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How a breast cancer check can save your life

It’s so important to keep on top of regular breast checks


It’s the most commonly diagnosed cancer in Australian women, and with more than 20,000 people diagnosed with the disease last year alone, chances are you know someone with breast cancer.

Early detection is key to increasing your chances of beating this form of cancer, so it’s never been more important to keep on top of regular breast cancer checks and seek professional advice if you notice any changes.

What’s a breast cancer check and who does it?

A mammogram (an x-ray of your breasts completed by a radiographer) is the recommended screening tool for detecting breast cancer early. The government’s program, BreastScreen Australia, invites women aged 50 to 74 to undergo a free mammogram every two years.

Women aged 40 to 49 and those over 74 years can also be screened for free, but they’re not sent invitation letters. Women aged over 50 who have a higher risk of developing breast cancer are encouraged to get a mammogram every six months.

As well as regular mammograms, you should also get familiar with the normal look and feel of your breasts and do regular checks; if you find any changes, report back to your GP.

But I’m only young, do I still need a breast check?

Although your chances of developing cancer are low when you’re young, keep in mind that 7% of women diagnosed with breast cancer worldwide are under 40.

If you have a family history of breast cancer, your doctor may begin conducting breast examinations in your teenage years. Detecting cancer early can allow the treatment to begin sooner and increase your chances of surviving.

Credit: nib health insurance

How to do a breast check at home

Conducting regular breast self-exams at home will allow you to spot any changes and increase your chances of discovering the disease as early as possible. Follow these four steps when doing a check:

  1. 1

    Examine your breasts in front of a mirror with your hands on your hips. Note the size, shape and colour of your breasts and look for any changes including visible distortion, swelling, dimpling or bulging of the skin or a nipple that has changed position or is inverted. Also look for any fluid coming from your nipples, such as blood or watery fluid.

  2. 2

    Raise your arms and check again for the same indicators mentioned above.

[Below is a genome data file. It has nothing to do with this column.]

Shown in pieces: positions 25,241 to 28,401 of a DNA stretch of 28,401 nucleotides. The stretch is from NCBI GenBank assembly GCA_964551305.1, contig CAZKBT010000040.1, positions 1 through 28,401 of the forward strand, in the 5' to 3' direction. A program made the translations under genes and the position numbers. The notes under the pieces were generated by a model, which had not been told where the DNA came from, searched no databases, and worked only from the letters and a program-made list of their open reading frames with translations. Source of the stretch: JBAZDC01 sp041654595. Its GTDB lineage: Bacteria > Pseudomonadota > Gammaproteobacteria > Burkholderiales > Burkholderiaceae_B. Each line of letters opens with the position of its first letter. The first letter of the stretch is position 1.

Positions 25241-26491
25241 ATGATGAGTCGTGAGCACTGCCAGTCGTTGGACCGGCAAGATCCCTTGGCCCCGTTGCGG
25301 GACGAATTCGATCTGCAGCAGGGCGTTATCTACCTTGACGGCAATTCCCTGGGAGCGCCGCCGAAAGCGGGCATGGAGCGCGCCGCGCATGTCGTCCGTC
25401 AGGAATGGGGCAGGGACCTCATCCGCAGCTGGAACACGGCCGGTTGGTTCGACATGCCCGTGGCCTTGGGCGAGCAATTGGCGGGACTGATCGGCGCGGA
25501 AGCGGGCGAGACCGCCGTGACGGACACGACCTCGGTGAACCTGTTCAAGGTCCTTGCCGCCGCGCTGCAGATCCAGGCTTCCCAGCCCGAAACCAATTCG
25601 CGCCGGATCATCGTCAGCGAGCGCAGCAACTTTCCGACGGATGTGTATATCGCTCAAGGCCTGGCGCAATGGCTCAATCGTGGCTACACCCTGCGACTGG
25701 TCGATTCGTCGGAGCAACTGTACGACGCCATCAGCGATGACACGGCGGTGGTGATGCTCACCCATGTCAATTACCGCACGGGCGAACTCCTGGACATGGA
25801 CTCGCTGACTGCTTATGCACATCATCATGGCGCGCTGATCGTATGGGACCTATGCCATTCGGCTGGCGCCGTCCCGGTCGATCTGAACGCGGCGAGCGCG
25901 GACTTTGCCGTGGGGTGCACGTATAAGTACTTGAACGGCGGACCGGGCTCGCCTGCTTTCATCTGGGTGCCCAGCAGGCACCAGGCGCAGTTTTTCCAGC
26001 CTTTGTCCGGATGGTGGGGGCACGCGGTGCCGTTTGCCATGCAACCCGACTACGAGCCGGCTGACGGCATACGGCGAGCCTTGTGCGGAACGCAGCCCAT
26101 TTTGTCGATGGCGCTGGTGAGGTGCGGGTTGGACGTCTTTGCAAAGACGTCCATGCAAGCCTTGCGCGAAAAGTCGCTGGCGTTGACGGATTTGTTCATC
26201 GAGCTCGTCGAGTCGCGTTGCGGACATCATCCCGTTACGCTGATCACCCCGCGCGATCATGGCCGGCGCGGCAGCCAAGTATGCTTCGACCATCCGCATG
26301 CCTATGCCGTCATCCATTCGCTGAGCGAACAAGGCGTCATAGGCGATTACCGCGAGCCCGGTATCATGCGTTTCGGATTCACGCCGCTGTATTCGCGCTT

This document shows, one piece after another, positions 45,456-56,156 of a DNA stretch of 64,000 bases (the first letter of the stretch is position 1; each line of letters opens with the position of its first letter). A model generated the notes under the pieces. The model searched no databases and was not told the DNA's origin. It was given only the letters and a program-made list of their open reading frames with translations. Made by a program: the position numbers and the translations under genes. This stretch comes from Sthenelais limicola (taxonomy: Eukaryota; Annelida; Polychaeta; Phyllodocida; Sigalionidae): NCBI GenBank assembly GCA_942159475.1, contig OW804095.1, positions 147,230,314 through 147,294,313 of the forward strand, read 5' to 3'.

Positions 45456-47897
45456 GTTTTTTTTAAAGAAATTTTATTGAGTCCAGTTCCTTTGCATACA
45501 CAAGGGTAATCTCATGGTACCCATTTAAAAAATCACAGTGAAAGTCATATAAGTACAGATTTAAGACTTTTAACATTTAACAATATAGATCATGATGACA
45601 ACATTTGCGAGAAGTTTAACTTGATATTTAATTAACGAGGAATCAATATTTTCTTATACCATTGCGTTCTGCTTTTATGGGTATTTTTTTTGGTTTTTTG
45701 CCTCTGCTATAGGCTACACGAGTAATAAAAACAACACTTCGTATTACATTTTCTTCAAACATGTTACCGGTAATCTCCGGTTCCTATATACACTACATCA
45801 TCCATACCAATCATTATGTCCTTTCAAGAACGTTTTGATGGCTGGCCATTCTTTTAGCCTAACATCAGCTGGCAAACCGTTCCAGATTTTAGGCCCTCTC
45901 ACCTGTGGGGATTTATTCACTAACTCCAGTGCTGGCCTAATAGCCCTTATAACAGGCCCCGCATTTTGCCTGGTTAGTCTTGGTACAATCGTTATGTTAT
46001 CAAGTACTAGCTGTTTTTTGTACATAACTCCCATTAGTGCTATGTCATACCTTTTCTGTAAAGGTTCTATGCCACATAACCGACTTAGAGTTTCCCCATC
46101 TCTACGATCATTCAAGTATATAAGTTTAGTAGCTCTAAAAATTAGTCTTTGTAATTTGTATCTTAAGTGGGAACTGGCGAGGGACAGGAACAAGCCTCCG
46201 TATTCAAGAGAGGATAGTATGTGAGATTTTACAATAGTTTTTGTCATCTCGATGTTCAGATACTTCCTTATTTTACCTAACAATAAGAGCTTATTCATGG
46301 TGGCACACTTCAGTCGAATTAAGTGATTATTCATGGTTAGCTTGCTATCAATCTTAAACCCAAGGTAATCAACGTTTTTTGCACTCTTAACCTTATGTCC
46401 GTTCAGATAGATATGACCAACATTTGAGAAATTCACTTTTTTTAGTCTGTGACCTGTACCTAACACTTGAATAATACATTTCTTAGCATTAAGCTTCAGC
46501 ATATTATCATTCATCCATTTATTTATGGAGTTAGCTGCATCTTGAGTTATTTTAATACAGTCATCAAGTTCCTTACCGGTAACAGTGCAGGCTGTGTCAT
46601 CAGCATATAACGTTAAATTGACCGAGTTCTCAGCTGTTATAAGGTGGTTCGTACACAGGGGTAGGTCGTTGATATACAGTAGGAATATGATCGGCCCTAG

3. 3

    Lie down to feel for any changes. Using a firm touch, feel your breasts for any lumps from your collarbone to the top of your abdomen. Move your hands across your entire breast, covering small areas at a time using a circular motion.

  4. 4

    Finally, feel your breasts while standing or sitting. A good place to do this is in the shower with some soap.

If you notice any changes, arrange to see your doctor as soon as possible.

Related: How to perform a self-examination for breast cancer

What do I do if I feel a lump?

If you feel a lump, don’t panic. Many women have non-cancerous lumps in their breasts caused by normal hormonal changes.

But, to be on the safe side make an appointment with your doctor, especially if the changes in your breast last more than one menstrual cycle or if the lump is accompanied by pain, swelling, redness or fluid discharge.

How can I reduce my risk of breast cancer?

There is no definite way to prevent breast cancer, but you can make some lifestyle choices to reduce your risk. Maintaining a healthy weight, not smoking, exercising, limiting your alcohol intake and breastfeeding can help reduce your breast cancer risk.

If you have a family history of breast cancer, you could chat to your doctor about measures to reduce your risk, such as genetic testing, taking certain medicines and a preventative (prophylactic) mastectomy.

Related: 8 things you can do to reduce your risk of cancer

‘I was diagnosed with breast cancer’

With two kids under three at the time, Sarah Baxter’s sudden breast cancer diagnosis came with a barrage of life-changing decisions that affected her whole family.

Sarah was able to take on the challenge of a breast cancer diagnosis with the support of her McGrath Foundation Breast Care Nurse, Rikki.

Treatment for Sarah’s type of cancer would normally involve a lumpectomy, where only a portion of the breast is removed. But due to family history – both her mum and aunt had breast cancer twice – Sarah decided to get a double mastectomy.

“I’d only just stopped breastfeeding and was still emotionally attached to my breasts. I had a horrendous time making that decision. I was a mess.”

Sarah says the support she received from Rikki was invaluable. Rikki was there for her from her very first appointment with the breast surgeon.

“Rikki knew all the medical and clinical implications and could explain it in a way that made sense. She could answer all my questions.”

Her mastectomy turned out to be the right choice of treatment. It revealed more aggressive cancer cells, which may not have been found if Sarah had chosen the lumpectomy option.

“I would have been so lost and confused without Rikki. She gave me confidence in my decisions. I’m so incredibly grateful she was there to support me.”

Ready to book in a mammogram?

For more information about mammograms or to book an appointment, visit BreastScreen Australia or call 13 20 50.

Has it been a while since your last check-up?

We can help. Our Find a Provider service allows you to search for health professionals in your local area.

If you’re heading to your GP for a check-up, it could be a good opportunity to find out what other examinations you might be due for.

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